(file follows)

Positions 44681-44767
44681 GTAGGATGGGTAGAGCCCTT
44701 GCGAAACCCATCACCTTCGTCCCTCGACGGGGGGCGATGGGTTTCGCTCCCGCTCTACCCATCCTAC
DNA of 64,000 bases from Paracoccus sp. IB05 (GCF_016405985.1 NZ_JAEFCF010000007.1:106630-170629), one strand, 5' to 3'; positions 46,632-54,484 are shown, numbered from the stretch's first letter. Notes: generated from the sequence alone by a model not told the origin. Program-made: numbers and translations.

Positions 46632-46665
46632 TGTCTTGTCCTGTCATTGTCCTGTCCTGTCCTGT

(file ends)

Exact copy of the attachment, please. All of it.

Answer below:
Positions 44681-44767
44681 GTAGGATGGGTAGAGCCCTT
44701 GCGAAACCCATCACCTTCGTCCCTCGACGGGGGGCGATGGGTTTCGCTCCCGCTCTACCCATCCTAC
DNA of 64,000 bases from Paracoccus sp. IB05 (GCF_016405985.1 NZ_JAEFCF010000007.1:106630-170629), one strand, 5' to 3'; positions 46,632-54,484 are shown, numbered from the stretch's first letter. Notes: generated from the sequence alone by a model not told the origin. Program-made: numbers and translations.

Positions 46632-46665
46632 TGTCTTGTCCTGTCATTGTCCTGTCCTGTCCTGT